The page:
A Utah Woman Is Facing Criminal Charges for Going Topless in Her Own Home

Yes, you read that right.

Women participate in Go Topless Day at Hampton Beach, N.H. in 2017.Ioanna Raptis/AP

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A West Valley, Utah, woman is reportedly facing criminal charges for being shirtless in her own home. Prosecutors allege her actions violate the state’s lewdness law; her lawyer argues the law unconstitutionally discriminates against women who are punished for going topless while men are not.

Tilli Buchanan and her husband were installing insulation in their garage when they shed their itchy clothing and stripped down to their underwear, the Salt Lake Tribune reported. When Buchanan’s stepchildren came into the garage and saw her topless, she said that they shouldn’t be embarrassed, because her husband—the children’s father—wasn’t wearing a shirt either.

The timing of the incident is unclear. Buchanan says it happened in fall 2016, but prosecutors say it was in November 2017 or January 2018.

The children’s mother, who was not present during the incident, reported it to authorities after the Division of Child and Family Services began an investigation about the children that was unrelated to Buchanan. As Jessica Miller writes for the Salt Lake Tribune:

West Valley City Deputy Attorney Corey Sherwin offers a different account in court papers: He alleges that Buchanan stripped down in front of her stepchildren after making a statement about how if her husband could take off his shirt, then a woman should be able to as well.

He further alleges that Buchanan, while “under the influence of alcohol,” had told her husband that she would only put her shirt back on if he showed her his penis.

The police became involved in the situation after the Division of Child and Family Services began an investigation involving the children that was unrelated to Buchanan. Though it was not the focus of the initial investigation, Sherwin wrote, the children’s mother reported it to authorities because she was “alarmed” about what had happened in front of her kids.

Buchanan, the stepmother, said she hadn’t thought about the incident much since it had happened — until a police detective called her earlier this year and asked about it. Then, weeks later, the charges were filed.

Even though Buchanan was topless in the privacy of her own home, she is now facing potentially very serious consequences: three counts of lewdness involving a child, a class A misdemeanor which could land her in jail and place her on the sex offender registry for 10 years. Utah’s ordinance about lewdness involving a child prohibits the exposure of “the female breast below the top of the areola,” either in public or “in a private place under circumstances the person should know will likely cause affront or alarm or with the intent to arouse or gratify the sexual desire of the actor or the child.”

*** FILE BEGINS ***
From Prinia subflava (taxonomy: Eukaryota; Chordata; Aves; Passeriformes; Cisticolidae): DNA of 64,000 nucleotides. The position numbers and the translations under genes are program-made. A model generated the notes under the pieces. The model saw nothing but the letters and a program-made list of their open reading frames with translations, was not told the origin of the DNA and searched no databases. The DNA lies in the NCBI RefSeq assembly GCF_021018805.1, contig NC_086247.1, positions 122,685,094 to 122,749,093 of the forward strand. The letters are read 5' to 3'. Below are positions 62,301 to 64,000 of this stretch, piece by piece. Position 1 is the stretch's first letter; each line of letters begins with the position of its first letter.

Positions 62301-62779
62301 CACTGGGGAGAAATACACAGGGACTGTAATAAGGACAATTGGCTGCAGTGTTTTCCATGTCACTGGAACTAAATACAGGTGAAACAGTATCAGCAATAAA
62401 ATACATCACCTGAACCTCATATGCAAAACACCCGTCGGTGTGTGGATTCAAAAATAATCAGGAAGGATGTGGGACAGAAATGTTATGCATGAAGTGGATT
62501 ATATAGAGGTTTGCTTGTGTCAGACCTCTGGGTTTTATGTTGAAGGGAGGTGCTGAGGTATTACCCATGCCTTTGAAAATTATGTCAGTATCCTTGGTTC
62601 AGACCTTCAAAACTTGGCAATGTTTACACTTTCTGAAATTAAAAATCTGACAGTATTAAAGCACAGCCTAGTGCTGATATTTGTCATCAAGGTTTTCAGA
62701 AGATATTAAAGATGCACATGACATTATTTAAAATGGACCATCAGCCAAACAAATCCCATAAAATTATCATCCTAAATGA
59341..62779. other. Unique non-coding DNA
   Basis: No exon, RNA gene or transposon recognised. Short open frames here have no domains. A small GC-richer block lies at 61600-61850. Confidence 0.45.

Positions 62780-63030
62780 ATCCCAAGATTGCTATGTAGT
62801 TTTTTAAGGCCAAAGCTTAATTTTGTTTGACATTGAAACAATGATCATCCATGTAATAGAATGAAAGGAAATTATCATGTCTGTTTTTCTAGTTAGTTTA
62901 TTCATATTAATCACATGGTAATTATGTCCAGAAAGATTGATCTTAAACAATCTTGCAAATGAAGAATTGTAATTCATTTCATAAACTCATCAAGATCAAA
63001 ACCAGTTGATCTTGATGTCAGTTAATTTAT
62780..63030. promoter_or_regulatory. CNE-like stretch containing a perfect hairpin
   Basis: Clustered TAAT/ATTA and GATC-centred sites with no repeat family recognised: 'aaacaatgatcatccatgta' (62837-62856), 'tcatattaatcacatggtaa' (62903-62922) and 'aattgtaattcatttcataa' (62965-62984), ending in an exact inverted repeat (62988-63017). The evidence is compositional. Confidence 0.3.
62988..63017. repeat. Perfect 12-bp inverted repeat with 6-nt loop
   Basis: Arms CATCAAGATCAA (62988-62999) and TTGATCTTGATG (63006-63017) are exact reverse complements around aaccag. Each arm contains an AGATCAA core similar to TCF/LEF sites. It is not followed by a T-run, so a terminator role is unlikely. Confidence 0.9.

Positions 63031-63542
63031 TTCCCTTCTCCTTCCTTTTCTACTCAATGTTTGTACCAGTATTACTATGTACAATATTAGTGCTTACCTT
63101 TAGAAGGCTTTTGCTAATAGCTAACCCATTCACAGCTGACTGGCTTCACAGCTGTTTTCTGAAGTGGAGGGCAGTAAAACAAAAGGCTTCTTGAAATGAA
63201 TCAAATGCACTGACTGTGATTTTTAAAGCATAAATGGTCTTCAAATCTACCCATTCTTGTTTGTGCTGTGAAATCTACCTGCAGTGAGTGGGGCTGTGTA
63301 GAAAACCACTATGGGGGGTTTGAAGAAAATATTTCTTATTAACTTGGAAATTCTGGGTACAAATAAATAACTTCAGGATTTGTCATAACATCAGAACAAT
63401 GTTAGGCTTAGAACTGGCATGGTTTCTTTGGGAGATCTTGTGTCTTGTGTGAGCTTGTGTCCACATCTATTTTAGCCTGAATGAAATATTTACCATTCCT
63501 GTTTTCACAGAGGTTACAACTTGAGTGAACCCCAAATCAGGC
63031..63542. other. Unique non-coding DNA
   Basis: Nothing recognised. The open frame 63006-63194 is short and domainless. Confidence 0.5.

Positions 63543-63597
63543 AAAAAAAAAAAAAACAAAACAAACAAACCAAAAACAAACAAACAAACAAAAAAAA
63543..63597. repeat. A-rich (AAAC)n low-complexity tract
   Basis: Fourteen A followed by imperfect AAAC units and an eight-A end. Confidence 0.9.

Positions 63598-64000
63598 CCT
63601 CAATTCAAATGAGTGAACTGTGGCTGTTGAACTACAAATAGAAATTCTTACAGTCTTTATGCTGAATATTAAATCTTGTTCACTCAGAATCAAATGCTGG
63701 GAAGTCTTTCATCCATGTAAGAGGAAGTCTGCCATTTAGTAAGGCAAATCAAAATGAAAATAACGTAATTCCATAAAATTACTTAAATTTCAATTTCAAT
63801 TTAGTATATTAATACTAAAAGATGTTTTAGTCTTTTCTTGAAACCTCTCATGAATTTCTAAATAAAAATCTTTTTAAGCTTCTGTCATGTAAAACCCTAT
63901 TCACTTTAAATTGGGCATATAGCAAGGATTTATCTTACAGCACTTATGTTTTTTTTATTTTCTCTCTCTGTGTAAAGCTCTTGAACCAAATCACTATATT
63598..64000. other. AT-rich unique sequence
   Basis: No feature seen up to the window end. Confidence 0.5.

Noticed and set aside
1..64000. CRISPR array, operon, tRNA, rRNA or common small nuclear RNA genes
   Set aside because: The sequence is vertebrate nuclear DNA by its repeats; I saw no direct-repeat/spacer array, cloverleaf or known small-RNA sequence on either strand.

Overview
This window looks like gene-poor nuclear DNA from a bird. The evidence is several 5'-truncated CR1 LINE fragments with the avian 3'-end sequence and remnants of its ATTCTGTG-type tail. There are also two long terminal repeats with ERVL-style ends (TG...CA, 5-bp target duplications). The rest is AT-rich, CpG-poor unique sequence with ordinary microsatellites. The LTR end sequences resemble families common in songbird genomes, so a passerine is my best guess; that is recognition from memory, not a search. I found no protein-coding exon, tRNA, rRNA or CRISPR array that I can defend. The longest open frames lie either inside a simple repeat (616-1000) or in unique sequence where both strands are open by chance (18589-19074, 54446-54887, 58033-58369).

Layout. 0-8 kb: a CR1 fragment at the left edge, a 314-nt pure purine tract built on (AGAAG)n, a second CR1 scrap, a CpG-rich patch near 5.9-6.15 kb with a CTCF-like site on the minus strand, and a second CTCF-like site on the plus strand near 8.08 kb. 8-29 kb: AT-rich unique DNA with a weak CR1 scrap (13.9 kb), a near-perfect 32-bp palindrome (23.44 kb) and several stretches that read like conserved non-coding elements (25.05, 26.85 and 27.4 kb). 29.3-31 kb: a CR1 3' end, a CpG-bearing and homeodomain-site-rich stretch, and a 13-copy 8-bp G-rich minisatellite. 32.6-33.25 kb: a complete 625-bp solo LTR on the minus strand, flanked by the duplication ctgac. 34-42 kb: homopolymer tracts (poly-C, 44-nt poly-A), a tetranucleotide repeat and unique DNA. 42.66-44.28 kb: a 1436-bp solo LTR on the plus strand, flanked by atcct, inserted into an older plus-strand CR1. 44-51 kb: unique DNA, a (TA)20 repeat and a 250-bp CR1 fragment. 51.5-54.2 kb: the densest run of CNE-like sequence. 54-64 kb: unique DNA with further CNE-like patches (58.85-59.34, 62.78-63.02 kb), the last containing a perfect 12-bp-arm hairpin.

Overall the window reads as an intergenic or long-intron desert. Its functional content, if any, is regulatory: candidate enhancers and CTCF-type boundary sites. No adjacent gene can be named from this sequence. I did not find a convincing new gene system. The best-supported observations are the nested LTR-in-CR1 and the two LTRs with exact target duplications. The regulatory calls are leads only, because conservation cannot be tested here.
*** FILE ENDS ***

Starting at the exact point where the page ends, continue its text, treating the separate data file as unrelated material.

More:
“Because Tilli Buchanan is a woman—and only because she is a woman—the state now seeks to condemn her as a child sex offender for engaging in the exact same non-sexual conduct as her lawfully faultless husband,” Buchanan’s attorney, Randy Richards, wrote in a motion to find the lewdness law unconstitutional, according to the Salt Lake Tribune. “Tilli Buchanan is being singled out for prosecution solely on the basis of sex.”

A 2019 Fort Collins, Colorado, ruling in the 10th US Circuit Court, which includes Utah, allows women to  bare their breasts in public. West Valley prosecutors say the court’s ruling does not override Utah’s state ordinance.

Buchanan is expected to appear in court on November 19.

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DEMOCRACY DOES NOT EXIST...

without free and fair elections, a vigorous free press, and engaged citizens to reclaim power from those who abuse it.

In this election year unlike any other—against a backdrop of a pandemic, an economic crisis, racial reckoning, and so much daily crazy—Mother Jones' journalism is driven by one simple question: Will America will move closer to, or further from, justice and equity in the years to come?

If you're able to, please join us in this mission with a donation today. Our reporting right now is focused on voting rights and election security, corruption, disinformation, racial and gender equity, and the climate crisis. We can’t do it without the support of readers like you, and we need to give it everything we've got between now and November. Thank you.

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